In this interview with Journalists Chairman of Society for Petroleum Engineers (SPE) Nigeria Council. Engr. Felix Chijioke Obike, speaks about energy transition amongst other issues. YEMISI IZUORA was there for Oriental News Nigeria
What is your outlook for the energy transition in Nigeria and Sub-Saharan Africa?
In the short term, Africa and Nigeria are not going to transition away from oil and gas. Rather there would be a transition away from emissions. Technologies, processes, and frameworks are emerging to take care of CO2 and methane emissions and also harness them for safer use.
We are located in areas with substantial solar intensity and as such, in the long term, Nigeria and Africa would witness a more advanced energy mix with a very diminished dominance of fossil fuel but an increased footprint of solar power. Africa is expected to be powered by alternative energy sources.
How do you advice government on energy transition plan?
For Nigeria, the already established Petroleum Industry Act (PIA) should be allowed to run smoothly and there should be room for adjustments as situations demand in line with changing global best practices and local energy outlook.
Given massive gas utilization as fuel for energy transition how would that affect your members with oil assets?
No, not at all. At least in the next 50 years, oil and gas will dominate the global energy mix and that means those with the majority of oil asset owners are still in good business.
Do you still see a future for fossil fuels?
Yes, I do. However, there would be advanced technologies emerging to tackle emissions and the traditional Exploration and Production process.
Attracting funding for the sector and big gas utilization projects in Nigeria is an ordeal, why is this so?
Funding oil and gas-related business have been a challenge in the recent time simply because of the outcome of COP21 which erroneously placed reliance on alternative energy sources other than oil and gas. This led many International Oil Companies (IOCs) to sell their foreign assets. However, the recent global energy crisis has reawakened the exploration and production business, especially with gas which is a transition fuel.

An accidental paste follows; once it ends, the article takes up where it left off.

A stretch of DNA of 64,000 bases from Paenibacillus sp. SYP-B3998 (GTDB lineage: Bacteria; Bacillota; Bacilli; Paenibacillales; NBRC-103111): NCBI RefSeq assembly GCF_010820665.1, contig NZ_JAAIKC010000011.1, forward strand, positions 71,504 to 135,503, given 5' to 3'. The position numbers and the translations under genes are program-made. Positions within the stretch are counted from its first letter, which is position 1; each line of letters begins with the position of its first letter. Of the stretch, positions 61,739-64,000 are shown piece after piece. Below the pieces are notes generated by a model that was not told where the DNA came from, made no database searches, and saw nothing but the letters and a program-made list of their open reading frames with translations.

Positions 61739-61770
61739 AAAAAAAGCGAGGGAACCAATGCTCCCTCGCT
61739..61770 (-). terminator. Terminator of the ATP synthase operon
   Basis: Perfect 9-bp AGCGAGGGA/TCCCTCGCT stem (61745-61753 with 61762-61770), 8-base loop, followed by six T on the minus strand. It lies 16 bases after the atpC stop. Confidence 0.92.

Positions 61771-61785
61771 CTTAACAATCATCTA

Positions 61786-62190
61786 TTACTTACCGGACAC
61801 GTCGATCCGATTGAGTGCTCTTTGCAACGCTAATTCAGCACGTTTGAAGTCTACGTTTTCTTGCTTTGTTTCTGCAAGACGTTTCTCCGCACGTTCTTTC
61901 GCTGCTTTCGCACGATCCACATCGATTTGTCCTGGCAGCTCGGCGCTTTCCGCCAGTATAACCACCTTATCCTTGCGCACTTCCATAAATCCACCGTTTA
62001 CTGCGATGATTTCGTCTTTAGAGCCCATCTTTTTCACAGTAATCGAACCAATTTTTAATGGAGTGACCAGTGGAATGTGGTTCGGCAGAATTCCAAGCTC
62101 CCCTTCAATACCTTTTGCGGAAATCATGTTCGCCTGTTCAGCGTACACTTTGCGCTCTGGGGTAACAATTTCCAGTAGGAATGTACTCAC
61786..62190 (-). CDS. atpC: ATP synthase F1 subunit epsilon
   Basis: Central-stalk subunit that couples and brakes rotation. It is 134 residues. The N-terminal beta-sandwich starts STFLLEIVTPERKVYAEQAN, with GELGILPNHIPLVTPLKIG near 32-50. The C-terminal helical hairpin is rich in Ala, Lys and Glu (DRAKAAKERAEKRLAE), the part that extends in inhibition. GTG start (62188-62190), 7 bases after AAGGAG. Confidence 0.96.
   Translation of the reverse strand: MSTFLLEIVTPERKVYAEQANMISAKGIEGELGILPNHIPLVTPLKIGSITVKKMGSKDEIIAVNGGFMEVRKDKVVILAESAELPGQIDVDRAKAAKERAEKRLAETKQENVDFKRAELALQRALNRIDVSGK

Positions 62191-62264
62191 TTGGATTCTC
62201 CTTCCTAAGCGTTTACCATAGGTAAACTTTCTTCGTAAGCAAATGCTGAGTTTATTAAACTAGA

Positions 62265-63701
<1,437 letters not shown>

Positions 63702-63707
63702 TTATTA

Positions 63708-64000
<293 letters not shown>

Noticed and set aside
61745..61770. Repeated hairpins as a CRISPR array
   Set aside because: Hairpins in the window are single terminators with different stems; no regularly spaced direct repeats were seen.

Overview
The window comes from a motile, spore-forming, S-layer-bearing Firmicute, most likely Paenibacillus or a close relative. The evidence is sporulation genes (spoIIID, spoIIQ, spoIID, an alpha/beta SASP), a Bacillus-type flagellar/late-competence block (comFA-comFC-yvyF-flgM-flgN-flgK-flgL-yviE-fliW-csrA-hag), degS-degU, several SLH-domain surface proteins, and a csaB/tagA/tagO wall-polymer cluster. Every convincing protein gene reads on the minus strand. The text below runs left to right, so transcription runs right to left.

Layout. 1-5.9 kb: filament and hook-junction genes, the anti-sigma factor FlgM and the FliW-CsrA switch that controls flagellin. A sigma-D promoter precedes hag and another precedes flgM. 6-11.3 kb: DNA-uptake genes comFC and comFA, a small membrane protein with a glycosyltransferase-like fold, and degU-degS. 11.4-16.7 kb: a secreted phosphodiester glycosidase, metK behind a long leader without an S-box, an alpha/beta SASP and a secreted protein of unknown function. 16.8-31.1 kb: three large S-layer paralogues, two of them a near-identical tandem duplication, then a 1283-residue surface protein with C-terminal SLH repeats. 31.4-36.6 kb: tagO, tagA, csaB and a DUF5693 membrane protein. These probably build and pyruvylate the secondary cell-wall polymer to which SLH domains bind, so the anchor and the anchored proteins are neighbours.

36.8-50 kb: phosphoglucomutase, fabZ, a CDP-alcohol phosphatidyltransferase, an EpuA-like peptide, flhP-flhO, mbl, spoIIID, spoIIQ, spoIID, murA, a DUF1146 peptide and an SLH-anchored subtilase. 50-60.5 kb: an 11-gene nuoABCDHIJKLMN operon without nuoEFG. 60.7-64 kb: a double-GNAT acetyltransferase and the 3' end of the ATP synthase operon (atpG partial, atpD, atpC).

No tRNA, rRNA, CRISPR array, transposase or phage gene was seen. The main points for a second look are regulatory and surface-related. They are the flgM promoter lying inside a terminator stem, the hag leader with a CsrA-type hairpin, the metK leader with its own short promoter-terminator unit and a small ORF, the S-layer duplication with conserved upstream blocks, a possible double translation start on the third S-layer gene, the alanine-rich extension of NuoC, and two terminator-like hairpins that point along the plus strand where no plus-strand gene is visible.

One of the ways to solve this challenge is by communicating the right information about energy trilemma. By trilemma, I mean the need to find the balance between energy reliability, affordability, and sustainability and its impact on everyday lives. The right information should invoke investors’ confidence.
Should Nigeria put in more efforts towards growing her oil reserves or focus on diversifying away from fossil fuels?
As I did explain earlier, there should be long-term and short-term goals. For the short-term goal, like in the next 30 years, the answer is YES, Nigeria should put in more effort towards growing her reserves and at the same time delving into new technologies that drive emission reduction or total elimination. Nigeria could focus on diversifying away from fossil fuel in the long term and we are not there now.
What low hanging fruits can the in coming administration should captilise on to leapfrog Nigeria’s oil and gas industry?
In my view, the energy crises in Europe has created a very high demand for alternative gas source in Europe and this incoming administration could harness this opportunity as a money spinner to revamp the economy and the oil and gas industry.
The upcoming SPE OLEF 2023 focuses on gas utilization, is that SPE’s way of pushing the energy transition agenda ?
Yes, it is. OLEF is one of the several events held by SPE in Nigeria and SPE uses these events to spotlight areas of concern in the industry globally and locally and also expressly communicate our position. The vision of SPE is to “advance the oil and gas producing and related energy communities’ ability to meet the world’s energy needs in a safe, secure, and sustainable manner” and all these are embedded in the vision.
What are SPE’s objectives for organizing the Annual Oloibiri lecture series and energy forum?
Oloibiri Lecture Series and Energy Forum is an annual lecture series focused on contributing to oil and gas policy development for Nigeria in commemoration of the first oil well drilled in Nigeria by Shell Darcy at Oloibiri, in Ogbia, Bayelsa State, in 1956. The maiden edition was in 1991.
What key factors differentiate SPE from its industry peers?
The extent of dissemination of technical knowledge and availability of technical materials to SPE members make us stand out in the delivery of our day-to-day tasks. The quality of the leadership and soft skills that are acquired through SPE volunteerism compares to no other training institution in Nigeria. SPE also creates great networking opportunities for businesses and careers.
How will you describe the key phases of SPENC’s development in the last 10 years of its existence?
In SPE, we are very innovative. In the last decade, there is a significant increase and flexibility on how we reach out to our members and the industry. Several events and activities are targeting our industry, the government, associated industries, academia, future leaders, and the very young ones in primary and secondary schools with energy-centric information.